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Sunday, December 05, 2004

meow: blah blah blah

project-updates and photos!! you thought my promises were a bunch of poo, didn't you? i had doubts myself.

first, strawberry cream and chocolate ruffle... it hasn't been going well. in fact, i've hit a plateau. i'm wondering if my design isn't a bit lame after all and perhaps i don't really like it. hopefully it's just a phase.

also, the side-edges are driving me crazy. the side that begins w/ a knit stitch is never as neat as the side that begins w/ a purl stitch. i've adjusted tension; i've even tried twisting the end stitches. nothing helps. they still look terribly imperfect. it bothers me. does this happen to you? or is it just me?

in any case, i'm knitting on. it has grown a bit more, but here is a photo at 35 inches:

as you can see, the edges curl like mad. it's a skinny scarf--just shy of three inches across--so the stockinette stitch rolls itself into a tube. vigorous blocking should hopefully fix this. close view of actual width and curling:

as for my oregano sweater, preparations have begun. i've swatched on desired needles and taken about 25 measurements--circumference of locations along my trunk/arms and distances between circumferences. i have a clear concept of the sweater: 3/4 raglan sleeves, ribbed cuffs and collar, fancy button things at the neck. i'm ready for graph paper.

now for something completely different (hee): i'm in love...

i had read about the virtues of knitted dishcloths--machine washable, durable rather than disposable, and no more yucky dish sponges. Also, Kitty Kitty still talks about a knitted cotton chenille washcloth she had once upon a time, so i decided knitting was in order.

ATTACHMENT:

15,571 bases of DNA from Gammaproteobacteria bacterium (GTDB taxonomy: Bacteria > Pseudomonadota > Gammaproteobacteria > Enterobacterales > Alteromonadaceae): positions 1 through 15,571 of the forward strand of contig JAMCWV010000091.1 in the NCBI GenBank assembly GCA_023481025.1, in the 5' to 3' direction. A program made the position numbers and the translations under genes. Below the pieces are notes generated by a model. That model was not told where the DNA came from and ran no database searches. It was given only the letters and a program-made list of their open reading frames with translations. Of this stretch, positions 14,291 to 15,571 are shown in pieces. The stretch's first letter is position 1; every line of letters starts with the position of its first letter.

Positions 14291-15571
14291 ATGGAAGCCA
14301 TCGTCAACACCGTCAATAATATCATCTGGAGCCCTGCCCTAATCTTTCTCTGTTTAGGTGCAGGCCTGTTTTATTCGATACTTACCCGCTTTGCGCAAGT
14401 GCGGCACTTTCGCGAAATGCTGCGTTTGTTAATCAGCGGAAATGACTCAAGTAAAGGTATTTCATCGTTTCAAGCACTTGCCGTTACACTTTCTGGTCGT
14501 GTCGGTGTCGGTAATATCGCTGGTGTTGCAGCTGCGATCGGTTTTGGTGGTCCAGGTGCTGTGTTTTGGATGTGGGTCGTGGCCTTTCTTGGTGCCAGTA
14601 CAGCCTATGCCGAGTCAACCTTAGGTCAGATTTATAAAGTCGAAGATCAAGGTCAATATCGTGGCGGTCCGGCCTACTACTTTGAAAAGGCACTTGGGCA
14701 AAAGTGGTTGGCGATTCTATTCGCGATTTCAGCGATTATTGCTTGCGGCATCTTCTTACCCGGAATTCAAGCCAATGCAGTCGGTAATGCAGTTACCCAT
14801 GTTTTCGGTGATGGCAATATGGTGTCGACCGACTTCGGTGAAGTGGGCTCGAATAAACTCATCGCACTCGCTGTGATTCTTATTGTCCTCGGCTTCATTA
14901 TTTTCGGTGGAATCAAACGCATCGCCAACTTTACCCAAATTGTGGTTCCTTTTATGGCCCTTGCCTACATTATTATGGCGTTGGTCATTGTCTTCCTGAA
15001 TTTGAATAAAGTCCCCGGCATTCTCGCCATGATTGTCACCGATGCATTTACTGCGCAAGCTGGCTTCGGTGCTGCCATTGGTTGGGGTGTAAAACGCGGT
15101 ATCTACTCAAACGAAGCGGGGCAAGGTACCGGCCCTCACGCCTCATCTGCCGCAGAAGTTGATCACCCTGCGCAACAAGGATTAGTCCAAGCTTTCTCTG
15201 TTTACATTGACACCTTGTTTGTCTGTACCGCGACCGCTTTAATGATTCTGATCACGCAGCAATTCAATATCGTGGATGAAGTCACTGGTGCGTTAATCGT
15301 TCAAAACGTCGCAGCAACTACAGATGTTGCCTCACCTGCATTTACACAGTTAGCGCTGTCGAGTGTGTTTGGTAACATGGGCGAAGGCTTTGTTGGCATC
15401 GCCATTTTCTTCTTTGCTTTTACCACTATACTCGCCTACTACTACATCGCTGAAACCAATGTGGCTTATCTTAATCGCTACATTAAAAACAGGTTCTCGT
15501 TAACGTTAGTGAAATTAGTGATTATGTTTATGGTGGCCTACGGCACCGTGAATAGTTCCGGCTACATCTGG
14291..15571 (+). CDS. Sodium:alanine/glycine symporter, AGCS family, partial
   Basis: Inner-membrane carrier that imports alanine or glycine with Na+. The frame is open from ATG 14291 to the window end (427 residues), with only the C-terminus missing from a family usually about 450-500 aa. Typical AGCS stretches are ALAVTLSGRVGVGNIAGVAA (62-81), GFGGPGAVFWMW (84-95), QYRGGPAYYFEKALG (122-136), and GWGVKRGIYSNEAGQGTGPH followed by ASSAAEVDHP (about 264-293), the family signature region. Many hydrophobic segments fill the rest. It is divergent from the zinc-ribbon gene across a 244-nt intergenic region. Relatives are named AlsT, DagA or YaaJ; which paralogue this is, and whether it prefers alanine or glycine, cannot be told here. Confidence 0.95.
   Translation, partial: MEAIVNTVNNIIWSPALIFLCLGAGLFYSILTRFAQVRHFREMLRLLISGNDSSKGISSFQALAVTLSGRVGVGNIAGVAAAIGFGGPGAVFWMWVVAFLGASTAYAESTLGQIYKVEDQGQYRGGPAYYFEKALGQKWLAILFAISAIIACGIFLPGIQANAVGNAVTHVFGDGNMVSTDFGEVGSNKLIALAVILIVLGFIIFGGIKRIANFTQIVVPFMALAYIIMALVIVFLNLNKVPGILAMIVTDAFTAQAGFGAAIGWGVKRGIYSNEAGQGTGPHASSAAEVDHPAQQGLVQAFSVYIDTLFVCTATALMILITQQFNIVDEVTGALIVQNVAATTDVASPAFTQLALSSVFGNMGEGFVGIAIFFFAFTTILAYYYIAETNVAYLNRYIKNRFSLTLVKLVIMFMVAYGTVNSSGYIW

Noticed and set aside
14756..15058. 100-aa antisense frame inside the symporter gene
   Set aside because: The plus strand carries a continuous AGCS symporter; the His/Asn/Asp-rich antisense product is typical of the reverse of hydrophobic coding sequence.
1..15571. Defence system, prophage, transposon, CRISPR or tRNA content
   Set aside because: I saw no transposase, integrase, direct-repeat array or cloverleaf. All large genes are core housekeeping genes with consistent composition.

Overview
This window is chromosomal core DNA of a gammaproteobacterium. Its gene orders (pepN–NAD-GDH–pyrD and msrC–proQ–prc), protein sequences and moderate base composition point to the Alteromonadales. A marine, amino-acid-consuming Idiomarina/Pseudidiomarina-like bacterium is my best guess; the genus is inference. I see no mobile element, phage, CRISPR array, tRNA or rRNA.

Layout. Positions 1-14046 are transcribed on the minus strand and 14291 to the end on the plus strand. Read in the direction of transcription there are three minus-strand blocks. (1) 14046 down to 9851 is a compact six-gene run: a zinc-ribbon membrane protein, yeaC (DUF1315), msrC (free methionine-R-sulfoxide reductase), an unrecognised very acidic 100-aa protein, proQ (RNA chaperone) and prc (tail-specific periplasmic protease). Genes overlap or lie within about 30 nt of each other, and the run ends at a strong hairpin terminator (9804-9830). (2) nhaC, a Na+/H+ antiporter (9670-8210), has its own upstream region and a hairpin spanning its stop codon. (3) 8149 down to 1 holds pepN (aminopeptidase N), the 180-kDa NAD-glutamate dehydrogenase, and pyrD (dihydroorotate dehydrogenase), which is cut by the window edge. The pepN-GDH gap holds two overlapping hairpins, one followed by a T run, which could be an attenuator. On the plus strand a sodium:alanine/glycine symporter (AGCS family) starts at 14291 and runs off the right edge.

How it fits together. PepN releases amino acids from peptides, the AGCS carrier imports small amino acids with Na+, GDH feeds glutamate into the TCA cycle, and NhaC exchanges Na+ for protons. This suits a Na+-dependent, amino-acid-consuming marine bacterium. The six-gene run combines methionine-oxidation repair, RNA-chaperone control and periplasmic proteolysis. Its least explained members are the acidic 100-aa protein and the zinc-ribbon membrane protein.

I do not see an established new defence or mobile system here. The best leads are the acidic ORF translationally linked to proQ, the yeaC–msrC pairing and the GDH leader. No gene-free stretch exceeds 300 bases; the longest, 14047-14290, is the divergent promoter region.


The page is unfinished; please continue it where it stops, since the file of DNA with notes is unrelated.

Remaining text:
this meant cotton yarn (water-friendly and quick-drying), but current cotton agriculture is a damaging practice. conventional cotton farming/processing takes a host of carcinogenic pesticides, herbicides, sometimes even formaldehyde; a cotton t-shirt takes about 1/3 lb. of chemicals to make, for examples. here is an article on the PANNA site if you want more information.

what to do? Blue Sky Organic Cotton! no agri-chemicals! no dyes! i bought a ball of sand (color #81) at Imagiknit the other day, feeling good about my ecologically sound and practical purchase.

then, after knitting just a few rows, i became hopelessly enamored. i never knew cotton could be so velvety and squishy. i wish i could carry around a blanket of this yarn (like Linus from Peanuts!). here is a fiber close-up, though i can't do the tactile sensation justice:

don't you want to swaddle yourself in it? my needles immediately began clicking on a washcloth. i enjoyed every marshmallow-y stitch and stopped often to snuggle the cloth against my cheeks. here is what i made:

it has already seen a long, hot bath, and i'm very pleased with the results. it's absorbent, soft, and wrings/dries well. it's silly how much i enjoy the washcloth. i love this aspect of crafting; conventional products don't usually reveal what i miss until i set out to create my own version.

the rest of the ball is for dishcloths, and i will add some rough yarn for a scrubby section. the idea came from this dishcloth forum. i never knew there were dishcloth forums until i started reading up for this post!

ok, this is a bit long. thanks for sticking with me... meow.

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